It is usually held that Chandragupta I was the first imperial ruler who introduced currency system and that the Chandragupta-Kumaradevi type of gold coins were the earliest gold coins of the dynasty. But according to the scholars it was Samudragupta who first issued Gupta coins that his first gold coins were of standard type and that later on he issued the Chandragupta-Kumaradevi type of coins to commemorate his father's marriage to Lichchhavi princess which had proved to be great benefit to the Gupta dynasty. The minting of silver coins was first started in the reign of Chandragupta II and was continued by Kumaragupta I and Skandagupta.Along with gold and silver coins, copper coins were also issued though to a much limited extent at least in the reigns of Chandragupta II and Kumaragupta I. It seems that there was a paucity of coins from the Gupta period onwards. For the Gupta rulers did not issue as many copper coins as their predecessors. The Indo-Greeks and especially the Kushanas issued a large number of copper coins which were evidently in common use in different parts of their territories.

The comparative scarcity of Gupta coins shows that there was hardly any easy medium through which people of one town could enter into exchange relations with those of the other. The gold coins issued by the Gupta rulers could be useful only for big transactions such as the sale and purchase of land in which gold coins were used. Smaller transactions were evidently conducted through the barter system of cowries. Indian economy in the Gupta period was largely based on self-sufficient units of production in villages and towns and that money economy was gradually becoming weaker at this time. The bond of state control which kept these units together in the Maurya period and that of the copper currency which unified it in the pre-gupta period no longer operated during this period. This doesn't mean that production declined. Instead agricultural and craft production had shown substantial increase.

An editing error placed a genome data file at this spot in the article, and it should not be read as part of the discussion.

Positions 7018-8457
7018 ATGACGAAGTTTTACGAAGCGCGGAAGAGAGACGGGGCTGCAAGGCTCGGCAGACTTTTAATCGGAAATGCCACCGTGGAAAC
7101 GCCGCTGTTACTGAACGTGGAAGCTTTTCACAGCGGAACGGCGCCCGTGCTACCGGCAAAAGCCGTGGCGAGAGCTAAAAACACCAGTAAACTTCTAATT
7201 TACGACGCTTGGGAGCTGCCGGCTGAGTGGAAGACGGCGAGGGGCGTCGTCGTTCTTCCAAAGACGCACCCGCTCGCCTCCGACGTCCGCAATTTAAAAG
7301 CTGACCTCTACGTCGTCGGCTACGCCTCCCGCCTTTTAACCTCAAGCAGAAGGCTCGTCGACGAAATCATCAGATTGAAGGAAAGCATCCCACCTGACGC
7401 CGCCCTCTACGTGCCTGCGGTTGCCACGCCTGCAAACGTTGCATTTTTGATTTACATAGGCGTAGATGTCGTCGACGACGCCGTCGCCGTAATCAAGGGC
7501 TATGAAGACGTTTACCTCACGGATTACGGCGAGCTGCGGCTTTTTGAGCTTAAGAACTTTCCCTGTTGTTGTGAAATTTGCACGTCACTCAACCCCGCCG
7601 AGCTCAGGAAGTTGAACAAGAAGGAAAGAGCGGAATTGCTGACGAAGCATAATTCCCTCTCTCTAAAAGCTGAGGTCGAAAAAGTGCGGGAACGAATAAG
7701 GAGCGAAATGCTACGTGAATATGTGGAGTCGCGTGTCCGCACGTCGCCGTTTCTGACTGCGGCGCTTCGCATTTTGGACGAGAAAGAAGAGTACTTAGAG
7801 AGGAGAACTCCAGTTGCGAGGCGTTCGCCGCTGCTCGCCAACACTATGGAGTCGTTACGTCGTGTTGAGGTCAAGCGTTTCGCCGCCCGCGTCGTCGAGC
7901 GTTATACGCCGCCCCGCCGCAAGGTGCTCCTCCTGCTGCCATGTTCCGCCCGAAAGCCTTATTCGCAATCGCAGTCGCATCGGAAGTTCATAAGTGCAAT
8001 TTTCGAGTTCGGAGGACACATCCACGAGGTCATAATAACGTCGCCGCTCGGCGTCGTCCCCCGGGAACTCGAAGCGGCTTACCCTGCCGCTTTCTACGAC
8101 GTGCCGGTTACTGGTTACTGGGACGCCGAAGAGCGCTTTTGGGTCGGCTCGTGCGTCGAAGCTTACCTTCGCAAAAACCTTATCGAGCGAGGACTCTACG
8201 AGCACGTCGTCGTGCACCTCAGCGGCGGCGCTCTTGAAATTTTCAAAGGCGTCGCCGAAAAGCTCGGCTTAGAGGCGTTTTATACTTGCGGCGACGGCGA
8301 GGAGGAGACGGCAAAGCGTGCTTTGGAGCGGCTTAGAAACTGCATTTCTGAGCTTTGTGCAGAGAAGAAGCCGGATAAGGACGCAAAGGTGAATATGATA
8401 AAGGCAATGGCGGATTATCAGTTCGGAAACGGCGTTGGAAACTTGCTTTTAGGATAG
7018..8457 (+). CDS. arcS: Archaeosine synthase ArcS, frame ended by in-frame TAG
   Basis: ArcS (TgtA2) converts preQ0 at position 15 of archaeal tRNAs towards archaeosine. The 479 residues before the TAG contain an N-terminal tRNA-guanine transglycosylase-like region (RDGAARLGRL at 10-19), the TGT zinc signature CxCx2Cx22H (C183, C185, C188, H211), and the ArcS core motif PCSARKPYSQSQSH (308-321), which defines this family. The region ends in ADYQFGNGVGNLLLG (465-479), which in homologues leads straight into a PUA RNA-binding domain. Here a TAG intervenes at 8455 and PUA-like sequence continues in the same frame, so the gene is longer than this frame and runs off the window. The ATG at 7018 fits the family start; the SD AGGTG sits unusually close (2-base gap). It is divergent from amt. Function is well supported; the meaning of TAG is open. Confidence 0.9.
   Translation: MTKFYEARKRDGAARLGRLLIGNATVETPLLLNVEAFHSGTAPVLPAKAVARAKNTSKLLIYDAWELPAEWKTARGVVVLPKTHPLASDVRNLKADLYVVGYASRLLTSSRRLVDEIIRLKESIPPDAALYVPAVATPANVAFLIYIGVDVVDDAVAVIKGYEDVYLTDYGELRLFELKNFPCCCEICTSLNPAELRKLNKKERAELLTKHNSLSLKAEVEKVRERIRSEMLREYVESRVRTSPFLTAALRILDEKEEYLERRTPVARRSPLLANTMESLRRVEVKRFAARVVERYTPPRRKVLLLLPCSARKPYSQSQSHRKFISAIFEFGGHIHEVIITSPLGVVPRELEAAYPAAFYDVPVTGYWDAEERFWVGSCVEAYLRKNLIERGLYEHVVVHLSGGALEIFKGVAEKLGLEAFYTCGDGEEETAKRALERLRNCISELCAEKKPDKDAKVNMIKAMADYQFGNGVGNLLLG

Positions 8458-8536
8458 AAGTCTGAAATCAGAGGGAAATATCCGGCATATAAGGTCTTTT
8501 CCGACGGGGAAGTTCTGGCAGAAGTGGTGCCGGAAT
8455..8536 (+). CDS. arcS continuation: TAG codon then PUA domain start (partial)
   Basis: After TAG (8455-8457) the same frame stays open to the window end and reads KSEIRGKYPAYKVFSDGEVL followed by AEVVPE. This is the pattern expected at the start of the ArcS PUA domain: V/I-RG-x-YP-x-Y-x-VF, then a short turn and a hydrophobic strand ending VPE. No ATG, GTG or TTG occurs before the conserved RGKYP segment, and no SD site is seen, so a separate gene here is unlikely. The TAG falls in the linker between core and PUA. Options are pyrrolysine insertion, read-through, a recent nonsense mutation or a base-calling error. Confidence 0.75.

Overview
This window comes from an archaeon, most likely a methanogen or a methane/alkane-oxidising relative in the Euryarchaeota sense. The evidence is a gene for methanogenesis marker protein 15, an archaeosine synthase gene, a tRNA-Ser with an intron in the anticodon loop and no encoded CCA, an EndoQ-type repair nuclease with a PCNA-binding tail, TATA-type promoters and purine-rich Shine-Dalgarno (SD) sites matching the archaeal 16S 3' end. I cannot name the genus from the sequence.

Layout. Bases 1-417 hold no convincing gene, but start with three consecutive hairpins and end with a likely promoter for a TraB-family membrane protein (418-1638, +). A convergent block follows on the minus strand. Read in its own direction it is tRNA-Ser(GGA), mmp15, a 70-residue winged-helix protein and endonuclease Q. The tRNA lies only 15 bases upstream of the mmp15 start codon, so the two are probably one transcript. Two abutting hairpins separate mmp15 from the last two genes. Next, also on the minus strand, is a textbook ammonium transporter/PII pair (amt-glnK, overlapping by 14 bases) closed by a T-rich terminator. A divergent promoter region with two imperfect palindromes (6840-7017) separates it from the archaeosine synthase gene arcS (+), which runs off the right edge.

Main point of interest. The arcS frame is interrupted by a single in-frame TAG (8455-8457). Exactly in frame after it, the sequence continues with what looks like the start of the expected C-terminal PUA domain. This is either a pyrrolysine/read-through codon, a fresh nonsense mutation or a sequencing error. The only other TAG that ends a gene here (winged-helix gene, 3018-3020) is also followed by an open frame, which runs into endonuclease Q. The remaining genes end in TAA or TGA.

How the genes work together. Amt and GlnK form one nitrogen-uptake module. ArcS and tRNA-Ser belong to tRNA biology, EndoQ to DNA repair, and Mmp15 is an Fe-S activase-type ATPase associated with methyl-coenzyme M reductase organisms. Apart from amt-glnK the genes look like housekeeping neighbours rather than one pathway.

Gupta Culture

Arts and Architecture